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Opening a Folder from the Dock

Sick of the dock on Mac OS X Leopard not being able to open folders with a simple click, like sanity demands and like it used to be in Tiger? You can, of course click it, and then click again on Open in Finder, but that's twice as many clicks as it used to be. (And while you're at it, Control-click the folder, and choose both Display as Folder and View Content as List from the contextual menu. Once you have the content displaying as a list, there's an Open command right there, but that requires Control-clicking and choosing a menu item.) The closest you can get to opening a docked folder with a single click is Command-click, which opens its enclosing folder. However, if you instead put a file from the docked folder in the Dock, and Command-click that file, you'll see the folder you want. Of course, if you forget to press Command when clicking, you'll open the file, which may be even more annoying.

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Security Update 2004-09-07 Potentially Problematic

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Apple last week released Security Update 2004-09-07 to address a slew of security-related issues. Updated components include Apache 2, CoreFoundation, FTP, IPSec, Kerberos, OpenLDAP, OpenSSH, PPPDialer, QuickTime Streaming Server, rsync, Safari, SquirrelMail, and tcpdump - see Apple's site for details. Unfortunately, two of the changes may have negative consequences.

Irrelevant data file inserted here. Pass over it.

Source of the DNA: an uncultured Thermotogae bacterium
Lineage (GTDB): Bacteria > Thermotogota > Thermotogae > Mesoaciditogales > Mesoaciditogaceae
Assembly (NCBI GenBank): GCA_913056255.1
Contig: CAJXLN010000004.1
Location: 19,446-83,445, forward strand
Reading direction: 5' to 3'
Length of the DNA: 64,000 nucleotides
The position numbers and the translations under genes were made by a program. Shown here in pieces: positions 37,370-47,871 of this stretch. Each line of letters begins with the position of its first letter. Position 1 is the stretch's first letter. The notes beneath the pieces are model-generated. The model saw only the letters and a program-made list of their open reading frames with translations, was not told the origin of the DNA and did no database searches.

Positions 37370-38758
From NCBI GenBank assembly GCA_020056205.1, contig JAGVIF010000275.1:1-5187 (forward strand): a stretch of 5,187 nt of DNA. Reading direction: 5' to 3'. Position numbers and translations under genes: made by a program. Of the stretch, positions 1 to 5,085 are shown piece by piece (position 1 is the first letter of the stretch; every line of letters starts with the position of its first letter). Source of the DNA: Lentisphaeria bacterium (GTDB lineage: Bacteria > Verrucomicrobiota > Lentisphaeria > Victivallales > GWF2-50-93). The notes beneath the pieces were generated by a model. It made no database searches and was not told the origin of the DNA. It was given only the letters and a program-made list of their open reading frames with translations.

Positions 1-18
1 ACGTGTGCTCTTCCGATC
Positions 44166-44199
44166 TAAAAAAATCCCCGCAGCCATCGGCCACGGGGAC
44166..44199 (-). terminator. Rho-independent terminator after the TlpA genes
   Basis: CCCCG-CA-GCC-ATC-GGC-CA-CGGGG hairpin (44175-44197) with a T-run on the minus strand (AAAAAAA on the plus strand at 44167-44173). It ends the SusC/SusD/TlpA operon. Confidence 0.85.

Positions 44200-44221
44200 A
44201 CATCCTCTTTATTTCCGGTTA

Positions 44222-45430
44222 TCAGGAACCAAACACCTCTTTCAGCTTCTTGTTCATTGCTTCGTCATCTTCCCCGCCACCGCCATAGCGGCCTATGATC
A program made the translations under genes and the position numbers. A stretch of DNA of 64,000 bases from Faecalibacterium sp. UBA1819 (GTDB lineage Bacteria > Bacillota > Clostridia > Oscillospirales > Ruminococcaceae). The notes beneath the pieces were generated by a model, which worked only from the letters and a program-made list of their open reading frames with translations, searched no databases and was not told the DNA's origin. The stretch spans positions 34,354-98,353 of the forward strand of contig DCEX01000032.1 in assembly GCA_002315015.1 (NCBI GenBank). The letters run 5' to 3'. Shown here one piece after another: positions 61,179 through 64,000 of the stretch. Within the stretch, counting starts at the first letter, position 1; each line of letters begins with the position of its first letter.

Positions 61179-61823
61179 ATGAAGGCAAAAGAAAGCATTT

<http://www.apple.com/support/security/security_ updates.html>

The changes to Safari resulted in rendering problems on a number of Web sites, though the trouble apparently originates with the Web sites themselves. Many sites detect browser versions and present slightly different versions of their pages to different browsers. It seems that some sites were accidentally identifying this new version of Safari as Netscape 4 and thus feeding it dynamic HTML that failed in a modern browser. In at least some of places suffering from this problem (including FedEx, CompUSA, and Best Buy) the problem stemmed from a product called QuickMenu Pro, from OpenCube. OpenCube has since fixed the problem, though it's up to the sites to update their copies of QuickMenu Pro. Kudos to Jeff of the HyperJeff Network for tracking down the bug in QuickMenu Pro.

<http://osx.hyperjeff.net/>

Also, to work around a security problem in the lukemftpd FTP server in the client version of Mac OS X, Apple replaced it with the tnftpd FTP server (Mac OS X Server uses xftp instead); unfortunately the change has caused login difficulties for some users when connecting to upgraded Macs via FTP. The Apple support forum discussion linked below offers some solutions, but perhaps the best one is to use this problem as an excuse to switch to SFTP, which eliminates long-standing security problems with FTP. Apple will likely release a fix for normal FTP in the near future.

<http://discussions.info.apple.com/webx? 128@@.689a720d>

The security update applies to the client and server versions of Mac OS X 10.2.8, Mac OS X 10.3.4, and Mac OS X 10.3.5. The easiest way to get Security Update 2004-09-07 is via Software Update; otherwise you'll have to pick the correct version from the Apple Downloads page. The client downloads are 7.6 MB; the server downloads are 12.6 MB. [ACE]

<http://www.apple.com/support/downloads/>

 

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